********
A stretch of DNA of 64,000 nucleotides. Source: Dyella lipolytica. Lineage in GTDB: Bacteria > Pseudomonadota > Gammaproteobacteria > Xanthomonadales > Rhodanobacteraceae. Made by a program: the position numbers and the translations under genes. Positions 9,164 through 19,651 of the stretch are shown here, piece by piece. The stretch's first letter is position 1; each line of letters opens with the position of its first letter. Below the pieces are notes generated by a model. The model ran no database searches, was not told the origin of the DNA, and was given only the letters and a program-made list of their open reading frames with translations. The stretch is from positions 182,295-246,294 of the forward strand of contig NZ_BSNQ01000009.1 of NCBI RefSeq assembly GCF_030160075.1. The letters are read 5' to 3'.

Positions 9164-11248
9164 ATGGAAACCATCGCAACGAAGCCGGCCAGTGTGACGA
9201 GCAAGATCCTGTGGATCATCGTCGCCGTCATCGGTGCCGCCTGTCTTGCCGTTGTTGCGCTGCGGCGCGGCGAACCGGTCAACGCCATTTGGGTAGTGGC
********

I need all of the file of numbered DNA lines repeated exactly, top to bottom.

A stretch of DNA of 64,000 nucleotides. Source: Dyella lipolytica. Lineage in GTDB: Bacteria > Pseudomonadota > Gammaproteobacteria > Xanthomonadales > Rhodanobacteraceae. Made by a program: the position numbers and the translations under genes. Positions 9,164 through 19,651 of the stretch are shown here, piece by piece. The stretch's first letter is position 1; each line of letters opens with the position of its first letter. Below the pieces are notes generated by a model. The model ran no database searches, was not told the origin of the DNA, and was given only the letters and a program-made list of their open reading frames with translations. The stretch is from positions 182,295-246,294 of the forward strand of contig NZ_BSNQ01000009.1 of NCBI RefSeq assembly GCF_030160075.1. The letters are read 5' to 3'.

Positions 9164-11248
9164 ATGGAAACCATCGCAACGAAGCCGGCCAGTGTGACGA
9201 GCAAGATCCTGTGGATCATCGTCGCCGTCATCGGTGCCGCCTGTCTTGCCGTTGTTGCGCTGCGGCGCGGCGAACCGGTCAACGCCATTTGGGTAGTGGC